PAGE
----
I have this obsession with implementing event loops, even when they're completely unnecessary. I don't know why, it's just the style of coding that makes the most sense to me.
I like to give named parameters/pseudo-named parameters (dictionaries) to functions.
This isn't one of mine, but I encountered a project once where all the code files were named after lord of the rings characters. Like "treebeard" which was a file renderer.
>>1Same though. If I ever get autistic enough to make a programming language it's going to be designed around an event loop structure
i always use types im sure of i will know the size of. Like uint8_t or int8_t i think its way more comfortable than writing short or int and not directly know what size they will be (cause it depends on the operating system).I can be very indecisive about coding practices. I never know when in C to prefer global constants to macros (i often use macros cause they are known at compile time (in C++ this isnt a problem)) using one is better than having magic constants.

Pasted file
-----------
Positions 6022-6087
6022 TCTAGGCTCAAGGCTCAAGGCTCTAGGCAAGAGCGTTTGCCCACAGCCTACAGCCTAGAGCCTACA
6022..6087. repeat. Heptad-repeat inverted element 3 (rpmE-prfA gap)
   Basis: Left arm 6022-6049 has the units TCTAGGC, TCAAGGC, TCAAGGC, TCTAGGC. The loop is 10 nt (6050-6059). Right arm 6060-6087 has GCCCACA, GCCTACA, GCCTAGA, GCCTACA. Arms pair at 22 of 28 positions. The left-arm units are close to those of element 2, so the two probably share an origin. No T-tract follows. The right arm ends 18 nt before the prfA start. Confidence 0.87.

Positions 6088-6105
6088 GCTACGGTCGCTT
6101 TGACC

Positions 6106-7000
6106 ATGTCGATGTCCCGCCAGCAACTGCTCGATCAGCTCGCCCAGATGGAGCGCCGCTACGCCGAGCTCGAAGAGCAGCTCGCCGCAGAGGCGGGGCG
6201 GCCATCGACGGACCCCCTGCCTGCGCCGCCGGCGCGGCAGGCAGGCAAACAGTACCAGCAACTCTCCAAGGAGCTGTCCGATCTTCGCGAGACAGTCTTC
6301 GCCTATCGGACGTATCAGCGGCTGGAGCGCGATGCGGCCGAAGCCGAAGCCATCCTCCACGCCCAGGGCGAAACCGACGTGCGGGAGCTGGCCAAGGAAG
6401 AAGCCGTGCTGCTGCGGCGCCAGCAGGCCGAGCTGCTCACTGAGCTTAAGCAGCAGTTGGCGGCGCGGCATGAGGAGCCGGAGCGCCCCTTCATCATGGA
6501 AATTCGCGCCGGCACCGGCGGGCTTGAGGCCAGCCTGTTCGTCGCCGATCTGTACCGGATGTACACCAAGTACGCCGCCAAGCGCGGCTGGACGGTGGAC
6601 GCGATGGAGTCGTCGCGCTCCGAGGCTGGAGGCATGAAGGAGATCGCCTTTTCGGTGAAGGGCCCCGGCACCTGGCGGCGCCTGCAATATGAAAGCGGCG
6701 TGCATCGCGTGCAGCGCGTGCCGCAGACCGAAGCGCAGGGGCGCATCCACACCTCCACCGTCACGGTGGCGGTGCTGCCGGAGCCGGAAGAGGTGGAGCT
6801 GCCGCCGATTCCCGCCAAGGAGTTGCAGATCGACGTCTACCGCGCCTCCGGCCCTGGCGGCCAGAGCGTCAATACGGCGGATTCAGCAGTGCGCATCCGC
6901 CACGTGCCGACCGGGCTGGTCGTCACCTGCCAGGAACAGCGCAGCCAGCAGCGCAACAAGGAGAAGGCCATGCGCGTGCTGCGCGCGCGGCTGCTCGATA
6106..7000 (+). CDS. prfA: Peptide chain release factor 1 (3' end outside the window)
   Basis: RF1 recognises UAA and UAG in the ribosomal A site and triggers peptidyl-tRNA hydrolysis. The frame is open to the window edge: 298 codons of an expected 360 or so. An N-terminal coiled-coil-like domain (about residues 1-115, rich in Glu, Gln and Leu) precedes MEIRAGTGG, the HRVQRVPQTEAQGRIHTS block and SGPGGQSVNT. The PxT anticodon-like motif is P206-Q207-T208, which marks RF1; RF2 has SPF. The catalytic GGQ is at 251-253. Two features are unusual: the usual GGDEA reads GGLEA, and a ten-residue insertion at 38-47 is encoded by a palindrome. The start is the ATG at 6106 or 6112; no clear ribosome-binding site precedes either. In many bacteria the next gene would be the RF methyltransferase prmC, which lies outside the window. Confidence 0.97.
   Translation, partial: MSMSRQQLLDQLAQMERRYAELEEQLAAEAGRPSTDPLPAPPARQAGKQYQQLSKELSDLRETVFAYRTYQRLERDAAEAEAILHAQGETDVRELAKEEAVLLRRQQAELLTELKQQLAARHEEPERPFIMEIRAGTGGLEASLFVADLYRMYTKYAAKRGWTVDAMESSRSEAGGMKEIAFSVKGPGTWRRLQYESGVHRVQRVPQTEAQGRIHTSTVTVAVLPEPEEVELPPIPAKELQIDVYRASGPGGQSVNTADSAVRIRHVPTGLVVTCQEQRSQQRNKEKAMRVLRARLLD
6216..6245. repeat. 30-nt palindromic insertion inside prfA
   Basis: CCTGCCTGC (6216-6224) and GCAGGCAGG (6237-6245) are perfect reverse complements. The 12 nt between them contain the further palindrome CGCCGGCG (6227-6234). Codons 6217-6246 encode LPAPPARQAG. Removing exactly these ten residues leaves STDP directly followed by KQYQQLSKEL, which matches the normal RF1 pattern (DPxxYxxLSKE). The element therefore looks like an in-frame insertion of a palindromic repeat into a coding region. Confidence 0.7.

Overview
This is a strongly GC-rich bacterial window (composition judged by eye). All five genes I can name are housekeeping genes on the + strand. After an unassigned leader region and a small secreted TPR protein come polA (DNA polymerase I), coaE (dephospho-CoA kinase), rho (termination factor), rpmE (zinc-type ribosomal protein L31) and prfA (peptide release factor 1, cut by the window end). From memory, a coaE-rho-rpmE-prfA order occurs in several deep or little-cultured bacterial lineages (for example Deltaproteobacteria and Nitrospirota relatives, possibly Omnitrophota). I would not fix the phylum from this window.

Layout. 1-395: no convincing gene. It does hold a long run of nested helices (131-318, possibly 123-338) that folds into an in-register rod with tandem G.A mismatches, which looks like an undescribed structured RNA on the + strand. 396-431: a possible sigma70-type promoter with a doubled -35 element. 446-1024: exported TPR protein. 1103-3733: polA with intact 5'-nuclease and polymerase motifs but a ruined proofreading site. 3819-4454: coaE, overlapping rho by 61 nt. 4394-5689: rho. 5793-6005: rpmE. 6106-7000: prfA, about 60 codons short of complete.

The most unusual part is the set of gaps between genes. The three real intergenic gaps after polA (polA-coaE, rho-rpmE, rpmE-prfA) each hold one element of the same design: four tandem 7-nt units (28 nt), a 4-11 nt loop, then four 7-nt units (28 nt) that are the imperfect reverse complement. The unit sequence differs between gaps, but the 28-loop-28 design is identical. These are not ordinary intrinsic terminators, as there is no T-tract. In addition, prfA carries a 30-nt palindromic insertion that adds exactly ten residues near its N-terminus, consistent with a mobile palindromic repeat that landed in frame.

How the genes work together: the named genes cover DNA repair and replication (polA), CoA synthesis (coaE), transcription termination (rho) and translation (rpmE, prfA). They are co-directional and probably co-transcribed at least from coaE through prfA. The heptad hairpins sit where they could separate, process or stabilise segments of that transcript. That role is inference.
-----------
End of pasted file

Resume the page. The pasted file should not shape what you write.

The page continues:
When I write code in Racket, I always use square brackets for everything that isn't an expression. I know it's probably horribly un-idiomatic, but I don't care. It makes it way easier for me to read my own code.
used to have one where I would call loop variables "iii" and "jjj" and "kkk" instead of "i" and "j" and "k"
>>6But, everything in Racket is an expression! Value of everything but price of nothing and all that.
I have the tendency (though unintentionally) to create patches of code that keep my program running, but are never called or referenced once by anything else. It becomes bloat since you want to get rid of it, but you can't because for some reason it's vital to the architecture I've created.
>>9That's called being a bad programmer.
>>10Yeah, I know :(